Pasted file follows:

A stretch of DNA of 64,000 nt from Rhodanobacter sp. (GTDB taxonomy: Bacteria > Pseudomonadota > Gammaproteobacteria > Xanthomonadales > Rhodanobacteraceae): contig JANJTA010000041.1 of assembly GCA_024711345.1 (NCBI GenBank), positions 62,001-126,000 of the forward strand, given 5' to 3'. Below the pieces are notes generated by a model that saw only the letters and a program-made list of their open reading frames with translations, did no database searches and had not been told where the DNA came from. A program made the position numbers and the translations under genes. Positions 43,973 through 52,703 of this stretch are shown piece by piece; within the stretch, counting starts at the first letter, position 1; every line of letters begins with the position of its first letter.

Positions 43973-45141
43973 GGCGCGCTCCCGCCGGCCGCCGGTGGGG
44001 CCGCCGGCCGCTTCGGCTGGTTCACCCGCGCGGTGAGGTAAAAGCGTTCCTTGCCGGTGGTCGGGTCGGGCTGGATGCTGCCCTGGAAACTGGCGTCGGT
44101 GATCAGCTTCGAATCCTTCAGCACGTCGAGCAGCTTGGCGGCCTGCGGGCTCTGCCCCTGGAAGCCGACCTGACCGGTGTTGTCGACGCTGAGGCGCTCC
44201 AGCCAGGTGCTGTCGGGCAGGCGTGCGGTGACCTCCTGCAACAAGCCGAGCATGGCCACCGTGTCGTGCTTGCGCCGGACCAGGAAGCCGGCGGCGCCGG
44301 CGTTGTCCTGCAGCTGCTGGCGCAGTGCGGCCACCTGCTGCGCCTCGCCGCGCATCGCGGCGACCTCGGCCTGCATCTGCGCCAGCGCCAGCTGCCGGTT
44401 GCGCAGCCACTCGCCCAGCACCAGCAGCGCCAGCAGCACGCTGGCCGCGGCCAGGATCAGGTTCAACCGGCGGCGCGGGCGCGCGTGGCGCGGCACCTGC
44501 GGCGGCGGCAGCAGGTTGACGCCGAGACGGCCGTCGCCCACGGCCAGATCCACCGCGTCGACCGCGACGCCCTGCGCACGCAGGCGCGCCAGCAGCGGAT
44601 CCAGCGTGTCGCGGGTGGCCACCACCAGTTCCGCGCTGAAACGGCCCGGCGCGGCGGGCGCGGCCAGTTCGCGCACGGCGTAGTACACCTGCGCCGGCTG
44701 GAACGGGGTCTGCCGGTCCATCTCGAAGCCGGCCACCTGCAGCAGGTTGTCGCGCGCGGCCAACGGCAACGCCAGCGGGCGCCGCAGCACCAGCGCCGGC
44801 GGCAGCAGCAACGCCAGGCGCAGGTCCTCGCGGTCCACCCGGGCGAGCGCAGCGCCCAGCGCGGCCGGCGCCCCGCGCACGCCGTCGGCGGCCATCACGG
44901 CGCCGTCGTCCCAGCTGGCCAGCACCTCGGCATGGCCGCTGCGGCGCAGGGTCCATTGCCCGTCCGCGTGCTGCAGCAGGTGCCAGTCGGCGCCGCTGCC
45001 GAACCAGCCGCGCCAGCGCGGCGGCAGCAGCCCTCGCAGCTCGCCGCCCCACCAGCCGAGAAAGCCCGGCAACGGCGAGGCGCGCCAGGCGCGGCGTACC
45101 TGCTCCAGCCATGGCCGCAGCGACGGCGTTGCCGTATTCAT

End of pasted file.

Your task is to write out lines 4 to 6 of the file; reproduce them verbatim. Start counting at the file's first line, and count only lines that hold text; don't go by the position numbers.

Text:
44001 CCGCCGGCCGCTTCGGCTGGTTCACCCGCGCGGTGAGGTAAAAGCGTTCCTTGCCGGTGGTCGGGTCGGGCTGGATGCTGCCCTGGAAACTGGCGTCGGT
44101 GATCAGCTTCGAATCCTTCAGCACGTCGAGCAGCTTGGCGGCCTGCGGGCTCTGCCCCTGGAAGCCGACCTGACCGGTGTTGTCGACGCTGAGGCGCTCC
44201 AGCCAGGTGCTGTCGGGCAGGCGTGCGGTGACCTCCTGCAACAAGCCGAGCATGGCCACCGTGTCGTGCTTGCGCCGGACCAGGAAGCCGGCGGCGCCGG